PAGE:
Confusing vulnerability with driving skills

Confusing vulnerability with driving skills

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Driving performance is more related to health rather than age, so there can be safe drivers at any age -  Queensland Brain Institute researcher Jacqueline Liddle.

Driving performance is more related to health rather than age, so there can be safe drivers at any age - Queensland Brain Institute researcher Jacqueline Liddle.

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AGEING experts say the research doesn’t support comments from NSW Police head of traffic John Hartley that older drivers are putting themselves and others at risk.

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AGEING experts say the research doesn’t support comments from NSW Police head of traffic John Hartley that older drivers are putting themselves and others at risk.

University of Queensland experts in elder driving safety have rejected Mr Hartley’s calls for drivers over 70 to rethink their need to be on the road, saying the long experience of older drivers often makes them safer on the roads. “If older drivers are in good health then there is no reason why they should not drive up to and well beyond age 70,”

UQ Ageing Mind Initiative co-director Nancy Pachana said. “Their greater years of driving experience actually make them less likely to be in an accident.”

She said older people were more at risk of dying in accidents, but not because they were worse drivers.

“The NSW Police are confusing greater vulnerability to injury with driving skills,” she said.

“Older people have increasingly frail bones and are more susceptible to motor vehicle injuries, not just as drivers but also as passengers and pedestrians.

“It’s ageist to state a person cannot drive just because of their age.”

Queensland Brain Institute researcher Jacqueline Liddle said age alone was not a good indicator of skill.

“Driving performance is more related to health rather than age, so there can be safe drivers at any age,” Dr Liddle said.

“Most older people voluntarily stop driving, often at some cost to their independence.

“There are also costs and risks for older people not driving, including risks of depression, isolation and poorer health outcomes.”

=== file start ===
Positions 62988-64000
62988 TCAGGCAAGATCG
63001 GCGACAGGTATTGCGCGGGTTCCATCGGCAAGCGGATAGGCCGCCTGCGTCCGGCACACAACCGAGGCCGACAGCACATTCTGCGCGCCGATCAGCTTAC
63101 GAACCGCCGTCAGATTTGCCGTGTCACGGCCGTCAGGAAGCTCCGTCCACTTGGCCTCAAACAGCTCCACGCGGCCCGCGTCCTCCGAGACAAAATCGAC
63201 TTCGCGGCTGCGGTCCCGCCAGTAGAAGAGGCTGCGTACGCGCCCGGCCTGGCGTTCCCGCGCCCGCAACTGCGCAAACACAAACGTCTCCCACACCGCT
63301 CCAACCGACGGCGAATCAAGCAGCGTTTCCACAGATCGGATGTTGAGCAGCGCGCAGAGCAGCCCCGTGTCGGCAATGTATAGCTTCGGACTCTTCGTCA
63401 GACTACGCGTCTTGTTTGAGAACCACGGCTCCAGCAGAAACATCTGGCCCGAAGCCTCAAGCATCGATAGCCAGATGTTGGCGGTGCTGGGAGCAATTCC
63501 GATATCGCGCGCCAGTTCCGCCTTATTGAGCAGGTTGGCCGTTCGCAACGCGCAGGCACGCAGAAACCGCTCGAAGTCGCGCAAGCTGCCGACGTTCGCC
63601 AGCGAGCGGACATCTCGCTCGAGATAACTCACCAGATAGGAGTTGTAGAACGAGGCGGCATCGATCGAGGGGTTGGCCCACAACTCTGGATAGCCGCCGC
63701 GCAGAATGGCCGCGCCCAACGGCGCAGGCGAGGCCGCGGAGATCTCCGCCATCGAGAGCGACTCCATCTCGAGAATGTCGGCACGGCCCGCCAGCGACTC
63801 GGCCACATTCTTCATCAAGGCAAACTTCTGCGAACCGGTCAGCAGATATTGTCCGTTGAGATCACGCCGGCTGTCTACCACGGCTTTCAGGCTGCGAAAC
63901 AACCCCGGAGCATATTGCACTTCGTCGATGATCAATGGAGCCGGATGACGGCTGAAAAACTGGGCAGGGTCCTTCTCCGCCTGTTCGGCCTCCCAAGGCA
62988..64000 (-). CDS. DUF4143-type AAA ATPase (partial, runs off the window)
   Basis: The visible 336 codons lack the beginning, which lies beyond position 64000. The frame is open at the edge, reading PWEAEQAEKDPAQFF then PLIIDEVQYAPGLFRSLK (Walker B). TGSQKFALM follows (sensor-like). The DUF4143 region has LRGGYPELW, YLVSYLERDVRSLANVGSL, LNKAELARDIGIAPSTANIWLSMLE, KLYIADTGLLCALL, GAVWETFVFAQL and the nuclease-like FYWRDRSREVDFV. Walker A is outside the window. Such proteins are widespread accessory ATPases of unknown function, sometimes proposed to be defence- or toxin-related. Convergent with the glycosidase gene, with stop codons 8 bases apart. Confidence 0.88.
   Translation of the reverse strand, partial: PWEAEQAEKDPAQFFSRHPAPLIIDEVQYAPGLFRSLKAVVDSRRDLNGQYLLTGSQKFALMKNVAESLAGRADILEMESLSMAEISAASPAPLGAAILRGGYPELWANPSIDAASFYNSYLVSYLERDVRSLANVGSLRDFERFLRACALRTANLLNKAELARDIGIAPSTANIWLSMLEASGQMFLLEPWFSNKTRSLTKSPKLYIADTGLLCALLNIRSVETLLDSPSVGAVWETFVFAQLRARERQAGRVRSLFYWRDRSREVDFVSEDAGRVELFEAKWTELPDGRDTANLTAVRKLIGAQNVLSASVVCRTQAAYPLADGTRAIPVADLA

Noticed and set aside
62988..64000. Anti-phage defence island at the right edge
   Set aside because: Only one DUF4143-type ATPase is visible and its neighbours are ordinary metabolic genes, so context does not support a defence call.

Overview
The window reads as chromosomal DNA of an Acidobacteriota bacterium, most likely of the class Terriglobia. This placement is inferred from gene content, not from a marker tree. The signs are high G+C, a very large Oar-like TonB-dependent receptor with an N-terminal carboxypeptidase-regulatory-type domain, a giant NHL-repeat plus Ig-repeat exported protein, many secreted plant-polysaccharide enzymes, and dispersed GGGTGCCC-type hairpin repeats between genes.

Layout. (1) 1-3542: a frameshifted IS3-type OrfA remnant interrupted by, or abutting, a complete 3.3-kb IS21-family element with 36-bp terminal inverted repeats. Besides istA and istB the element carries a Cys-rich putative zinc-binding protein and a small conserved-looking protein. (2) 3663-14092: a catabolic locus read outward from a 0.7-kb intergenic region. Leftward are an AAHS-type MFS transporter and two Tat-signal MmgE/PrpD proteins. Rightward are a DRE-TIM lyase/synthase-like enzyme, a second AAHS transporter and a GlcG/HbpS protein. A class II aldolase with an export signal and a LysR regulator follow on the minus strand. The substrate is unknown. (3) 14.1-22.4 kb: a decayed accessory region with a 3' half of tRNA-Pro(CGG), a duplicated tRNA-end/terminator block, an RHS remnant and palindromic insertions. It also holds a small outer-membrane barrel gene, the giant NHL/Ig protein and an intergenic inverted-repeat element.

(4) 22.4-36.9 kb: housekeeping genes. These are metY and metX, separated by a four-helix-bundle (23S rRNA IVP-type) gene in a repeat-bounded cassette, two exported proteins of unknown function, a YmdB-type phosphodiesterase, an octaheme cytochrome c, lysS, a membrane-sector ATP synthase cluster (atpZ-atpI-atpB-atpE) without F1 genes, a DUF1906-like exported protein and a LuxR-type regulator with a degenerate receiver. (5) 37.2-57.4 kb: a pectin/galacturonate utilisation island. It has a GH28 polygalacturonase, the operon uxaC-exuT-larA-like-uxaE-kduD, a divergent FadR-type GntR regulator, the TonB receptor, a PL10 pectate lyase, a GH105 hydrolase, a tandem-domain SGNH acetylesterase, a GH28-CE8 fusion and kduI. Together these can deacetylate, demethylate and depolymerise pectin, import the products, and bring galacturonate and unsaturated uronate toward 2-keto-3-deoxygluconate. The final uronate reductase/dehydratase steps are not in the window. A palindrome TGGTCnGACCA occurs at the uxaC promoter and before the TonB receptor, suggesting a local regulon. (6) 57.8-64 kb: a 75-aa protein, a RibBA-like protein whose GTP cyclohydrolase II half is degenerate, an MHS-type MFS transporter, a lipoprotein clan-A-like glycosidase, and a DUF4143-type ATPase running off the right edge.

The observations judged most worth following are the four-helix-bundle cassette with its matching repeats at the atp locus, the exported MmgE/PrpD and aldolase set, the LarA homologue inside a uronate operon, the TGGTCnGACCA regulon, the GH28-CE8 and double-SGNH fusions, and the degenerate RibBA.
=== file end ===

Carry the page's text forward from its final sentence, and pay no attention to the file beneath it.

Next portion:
NSW Council on the Ageing chief executive Ian Day said research showed older drivers were not more accident prone, although they were more frail and likely to be injured if they were involved in an accident.

“Older people need to be driving as much as anybody else,” he said. “Remember what it was like when you were 17 and you got your licence and that feeling of independence? Well consider it in the total reverse – somebody at 70 loses their licence, they’ve lost their independence.”

Consider your transport options

  • THE UQDrive Program recommends older drivers who have retired from driving or who are thinking of handing in their licence, consider these steps:
  • Start to think about your options early. While you are still driving, try different transport options including public transport, transport services and lifts from family and friends, and make a long-term plan for your transport needs.
  • Weigh it up. Take the time to think through all the factors involved in driving and retiring from driving. Look into your priorities and values, put plans in place and think honestly about the positives and negatives of retiring from driving.
  • Talk to key people – family, friends and health professionals – about the situation. n It is important to stay involved in the community. This can be done by using different transport options and taking up new roles and activities.
  • Stay involved and active. You should keep doing the things that are important to you. Some people may need to change their routines or move to areas with better transport options.
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